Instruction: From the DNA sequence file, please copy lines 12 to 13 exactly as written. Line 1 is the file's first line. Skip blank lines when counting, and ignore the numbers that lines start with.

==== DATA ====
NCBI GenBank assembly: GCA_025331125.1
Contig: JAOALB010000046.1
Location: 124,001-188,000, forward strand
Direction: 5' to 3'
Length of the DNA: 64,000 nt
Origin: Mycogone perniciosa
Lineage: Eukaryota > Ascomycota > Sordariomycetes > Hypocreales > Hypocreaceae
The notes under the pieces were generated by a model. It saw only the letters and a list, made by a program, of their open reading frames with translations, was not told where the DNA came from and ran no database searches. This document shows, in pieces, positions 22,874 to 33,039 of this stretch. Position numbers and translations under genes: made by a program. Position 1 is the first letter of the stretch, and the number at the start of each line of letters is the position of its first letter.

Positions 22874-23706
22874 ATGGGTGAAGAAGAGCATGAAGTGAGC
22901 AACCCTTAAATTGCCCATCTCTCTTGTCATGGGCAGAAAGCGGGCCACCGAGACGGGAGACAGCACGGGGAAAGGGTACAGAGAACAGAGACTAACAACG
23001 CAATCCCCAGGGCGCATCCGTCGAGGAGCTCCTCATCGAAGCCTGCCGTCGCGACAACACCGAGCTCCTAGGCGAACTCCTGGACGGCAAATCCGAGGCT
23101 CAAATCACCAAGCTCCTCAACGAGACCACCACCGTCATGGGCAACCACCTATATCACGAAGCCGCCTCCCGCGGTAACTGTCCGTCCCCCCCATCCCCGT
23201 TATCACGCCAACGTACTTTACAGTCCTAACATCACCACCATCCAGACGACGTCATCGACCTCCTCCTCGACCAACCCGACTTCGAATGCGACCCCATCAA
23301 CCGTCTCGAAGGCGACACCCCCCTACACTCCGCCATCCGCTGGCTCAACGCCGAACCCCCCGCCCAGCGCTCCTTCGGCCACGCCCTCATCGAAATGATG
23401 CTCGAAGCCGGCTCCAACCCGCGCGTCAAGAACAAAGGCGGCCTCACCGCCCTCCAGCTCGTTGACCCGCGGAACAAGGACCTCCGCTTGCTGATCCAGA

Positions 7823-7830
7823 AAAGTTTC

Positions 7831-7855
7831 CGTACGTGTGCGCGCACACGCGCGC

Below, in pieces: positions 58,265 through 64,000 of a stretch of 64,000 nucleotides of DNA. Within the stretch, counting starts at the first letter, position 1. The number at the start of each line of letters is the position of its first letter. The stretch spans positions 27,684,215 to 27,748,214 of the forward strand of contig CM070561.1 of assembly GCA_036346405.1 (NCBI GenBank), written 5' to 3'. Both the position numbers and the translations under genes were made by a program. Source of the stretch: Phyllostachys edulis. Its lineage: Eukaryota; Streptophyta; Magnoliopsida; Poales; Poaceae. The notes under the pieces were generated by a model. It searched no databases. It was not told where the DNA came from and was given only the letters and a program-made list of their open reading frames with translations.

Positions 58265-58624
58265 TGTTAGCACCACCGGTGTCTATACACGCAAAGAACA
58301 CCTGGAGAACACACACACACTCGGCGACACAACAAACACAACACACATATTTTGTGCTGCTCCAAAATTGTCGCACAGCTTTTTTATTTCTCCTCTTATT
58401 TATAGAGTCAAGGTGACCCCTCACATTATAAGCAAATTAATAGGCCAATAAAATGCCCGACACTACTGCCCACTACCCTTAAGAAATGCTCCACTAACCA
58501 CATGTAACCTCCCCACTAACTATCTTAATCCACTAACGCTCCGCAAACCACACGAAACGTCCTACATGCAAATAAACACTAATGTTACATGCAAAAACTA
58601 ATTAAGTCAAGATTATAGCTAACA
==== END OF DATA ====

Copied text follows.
23001 CAATCCCCAGGGCGCATCCGTCGAGGAGCTCCTCATCGAAGCCTGCCGTCGCGACAACACCGAGCTCCTAGGCGAACTCCTGGACGGCAAATCCGAGGCT
23101 CAAATCACCAAGCTCCTCAACGAGACCACCACCGTCATGGGCAACCACCTATATCACGAAGCCGCCTCCCGCGGTAACTGTCCGTCCCCCCCATCCCCGT